Stocks fell in Asia on Friday after a crush of dismal economic data helped send markets lower overnight in a soft end to a historic and behemoth month for equities.
Most regional markets were closed for the May Day holiday. But Japan’s Nikkei 225 slipped 2.3% to 19,730.41 while Australia’s S&P/ASX 200 fell 3.9% to 5,308.90. Futures contracts for the S&P 500 and Dow industrials were more than 1% lower.
The S&P 500 fell 0.9% on Thursday after reports showed millions more American workers filed for jobless benefits last week and Europe’s economy slumped to its worst performance ever in the last quarter, among other weak points. It’s the biggest loss for the U.S. stock market in more than a week, but just a move in the S&P 500’s 12.7% gain for April, its best month in decades.
“Maybe it was all month-end unease, or maybe they just needed to hear something new and impactful, and we’re finally seeing buying fatigue,” Pepperstone’s Chris Weston said in a comment.
Pledges from the Federal Reserve and other central banks to do whatever it takes to prop up the economy during the coronavirus crisis have buoyed buying by investors betting that a recovery will come soon. Professional investors say the optimism may be premature.
“The April bounce was an assumption that it would be a short V-shaped recovery, both at the economic level and at the business and corporate level,” said David Lyon, investment specialist worldwide at JP Morgan Private Bank. “In our opinion, he probably got a bit ahead of himself. We believe the recovery will be longer and slower.
The month’s equity gains came amid chaos in the oil market, where prices in one wedge fell below zero for the first time, and as investors continued to rush into US government bonds in quest for security. Reports are mounting day by day showing the severe blows the economy is taking from widespread stay-at-home orders meant to slow the spread of the virus.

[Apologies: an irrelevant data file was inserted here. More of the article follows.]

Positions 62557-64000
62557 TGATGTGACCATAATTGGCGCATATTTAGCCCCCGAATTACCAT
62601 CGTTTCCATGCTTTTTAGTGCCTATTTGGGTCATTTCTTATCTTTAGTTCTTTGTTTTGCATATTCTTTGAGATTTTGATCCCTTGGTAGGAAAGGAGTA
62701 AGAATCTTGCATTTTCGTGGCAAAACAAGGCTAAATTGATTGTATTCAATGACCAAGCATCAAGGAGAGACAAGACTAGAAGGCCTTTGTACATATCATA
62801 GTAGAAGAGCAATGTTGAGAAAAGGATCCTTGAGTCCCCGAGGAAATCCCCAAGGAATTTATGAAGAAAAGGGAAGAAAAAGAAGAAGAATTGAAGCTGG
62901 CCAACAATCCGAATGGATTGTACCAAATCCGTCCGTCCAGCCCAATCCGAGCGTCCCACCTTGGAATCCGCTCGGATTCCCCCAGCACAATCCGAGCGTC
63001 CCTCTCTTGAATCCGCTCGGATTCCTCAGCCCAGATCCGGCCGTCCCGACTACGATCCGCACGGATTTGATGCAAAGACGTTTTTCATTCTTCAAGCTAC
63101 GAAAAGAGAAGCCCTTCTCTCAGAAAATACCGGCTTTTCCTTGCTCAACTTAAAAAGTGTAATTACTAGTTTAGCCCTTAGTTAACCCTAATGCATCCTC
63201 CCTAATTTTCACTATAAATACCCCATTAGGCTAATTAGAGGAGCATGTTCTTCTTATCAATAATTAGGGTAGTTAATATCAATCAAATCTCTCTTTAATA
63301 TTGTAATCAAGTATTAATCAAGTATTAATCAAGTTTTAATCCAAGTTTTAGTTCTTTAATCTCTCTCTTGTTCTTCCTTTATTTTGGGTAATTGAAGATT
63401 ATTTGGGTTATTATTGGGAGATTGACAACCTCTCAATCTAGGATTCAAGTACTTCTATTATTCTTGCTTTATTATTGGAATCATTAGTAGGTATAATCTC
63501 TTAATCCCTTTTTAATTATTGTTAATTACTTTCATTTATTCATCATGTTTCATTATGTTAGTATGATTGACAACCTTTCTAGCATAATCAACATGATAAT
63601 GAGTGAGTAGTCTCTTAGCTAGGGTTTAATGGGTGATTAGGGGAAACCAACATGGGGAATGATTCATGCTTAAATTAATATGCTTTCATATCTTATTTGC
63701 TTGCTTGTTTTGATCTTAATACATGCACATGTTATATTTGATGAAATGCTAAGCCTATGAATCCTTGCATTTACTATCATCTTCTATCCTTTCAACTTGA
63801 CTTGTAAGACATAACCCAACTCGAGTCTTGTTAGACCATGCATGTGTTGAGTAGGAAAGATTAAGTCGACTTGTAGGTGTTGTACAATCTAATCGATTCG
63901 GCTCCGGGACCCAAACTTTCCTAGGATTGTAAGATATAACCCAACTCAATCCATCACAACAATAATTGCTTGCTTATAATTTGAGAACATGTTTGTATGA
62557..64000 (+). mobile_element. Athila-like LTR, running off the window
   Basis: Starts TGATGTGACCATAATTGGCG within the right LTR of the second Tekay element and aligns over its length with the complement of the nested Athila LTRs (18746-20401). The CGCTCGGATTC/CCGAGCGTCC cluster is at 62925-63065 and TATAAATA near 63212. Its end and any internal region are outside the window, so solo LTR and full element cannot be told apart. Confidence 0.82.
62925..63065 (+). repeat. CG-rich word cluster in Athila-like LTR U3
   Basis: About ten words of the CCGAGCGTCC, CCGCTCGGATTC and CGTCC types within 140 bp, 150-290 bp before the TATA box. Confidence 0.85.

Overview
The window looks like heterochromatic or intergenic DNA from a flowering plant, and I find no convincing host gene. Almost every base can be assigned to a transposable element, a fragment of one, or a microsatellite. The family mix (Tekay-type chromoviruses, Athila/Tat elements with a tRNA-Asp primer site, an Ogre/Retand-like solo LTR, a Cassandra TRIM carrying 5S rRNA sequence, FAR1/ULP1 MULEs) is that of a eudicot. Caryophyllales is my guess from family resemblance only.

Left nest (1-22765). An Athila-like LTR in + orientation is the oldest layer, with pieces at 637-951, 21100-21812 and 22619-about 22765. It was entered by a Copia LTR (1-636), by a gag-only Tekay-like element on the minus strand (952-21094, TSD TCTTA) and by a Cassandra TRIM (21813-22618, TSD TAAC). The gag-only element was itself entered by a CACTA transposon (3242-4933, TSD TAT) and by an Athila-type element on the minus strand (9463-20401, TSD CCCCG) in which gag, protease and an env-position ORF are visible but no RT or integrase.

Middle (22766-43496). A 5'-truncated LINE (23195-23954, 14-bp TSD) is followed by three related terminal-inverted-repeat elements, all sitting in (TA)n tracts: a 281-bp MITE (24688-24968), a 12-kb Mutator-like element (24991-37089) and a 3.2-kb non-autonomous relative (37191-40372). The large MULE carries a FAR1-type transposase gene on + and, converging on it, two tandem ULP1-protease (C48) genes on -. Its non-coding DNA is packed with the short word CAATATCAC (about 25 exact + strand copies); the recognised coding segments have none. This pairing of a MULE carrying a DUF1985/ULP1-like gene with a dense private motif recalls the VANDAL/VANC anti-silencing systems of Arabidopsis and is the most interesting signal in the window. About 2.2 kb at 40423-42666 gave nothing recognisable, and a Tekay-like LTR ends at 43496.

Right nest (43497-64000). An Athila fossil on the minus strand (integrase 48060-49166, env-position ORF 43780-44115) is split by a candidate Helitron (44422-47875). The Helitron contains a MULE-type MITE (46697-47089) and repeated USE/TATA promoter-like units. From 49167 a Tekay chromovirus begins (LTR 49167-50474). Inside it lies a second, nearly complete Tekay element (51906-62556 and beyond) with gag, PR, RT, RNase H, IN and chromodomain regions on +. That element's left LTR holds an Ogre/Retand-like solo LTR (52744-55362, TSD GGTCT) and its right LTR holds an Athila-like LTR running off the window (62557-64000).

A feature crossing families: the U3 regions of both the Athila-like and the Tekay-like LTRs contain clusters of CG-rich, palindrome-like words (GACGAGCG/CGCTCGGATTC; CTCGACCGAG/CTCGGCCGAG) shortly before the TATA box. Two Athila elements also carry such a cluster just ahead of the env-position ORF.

Early Friday, benchmark U.S. crude rose 84 cents, or 4.4%, to $19.68 a barrel in electronic trading on the New York Mercantile Exchange. It is still well below the level of around $60 where it started the year as concerns mount over the effects of a collapse in demand and storage reservoirs fill almost to their limits.
Brent crude, the international standard, gained 52 cents to $27.00 a barrel.
The deluge of gloomy economic data on Thursday – along with some investors looking to sell after weeks of gains – was enough to send S&P 500 stocks down 86% and European stocks down sharply.
The S&P 500 fell 27.08 points to 2,912.43. The Dow Jones Industrial Average lost 1.2% to 24,345.72 and the Nasdaq fell 0.3% to 8,889.55.
Along with U.S. unemployment figures, which took the total to 30 million in just six weeks, data released on Thursday showed consumer spending fell a record 7.5% in March from the last month. This is crucial for an economy where consumer spending accounts for 70% of the total.
Among European countries that use the euro, the economy contracted by 3.8% in the first three months of the year compared to the previous quarter. This is the largest contraction since records began in 1995. Discouraging data has also arrived on the Chinese economy, which is concerning for anyone expecting a first-in, first-out economic wave.
“This is the saddest day for the global economy we have ever seen” in the 50 years that economists at High Frequency Economics have tracked economic data, they wrote in a report. “Statistics offices in the economies we monitor released 19 economic reports overnight. They revealed historic declines in activity and a rise in unemployment on a scale we had never seen before. We are sad.”
The 10-year Treasury yield fell slightly to 0.62% from 0.63% on Thursday evening. It started the year at almost 1.90%. Yields on Treasuries tend to fall when investors revise down their expectations for the economy and inflation.
In currency trading, the dollar hit 107.11 Japanese yen, down from 107.13 yen on Thursday. The euro was at $1.0947, down from $1.0955.
AP Business writers Stan Choe, Alex Veiga and Damian J. Troise contributed.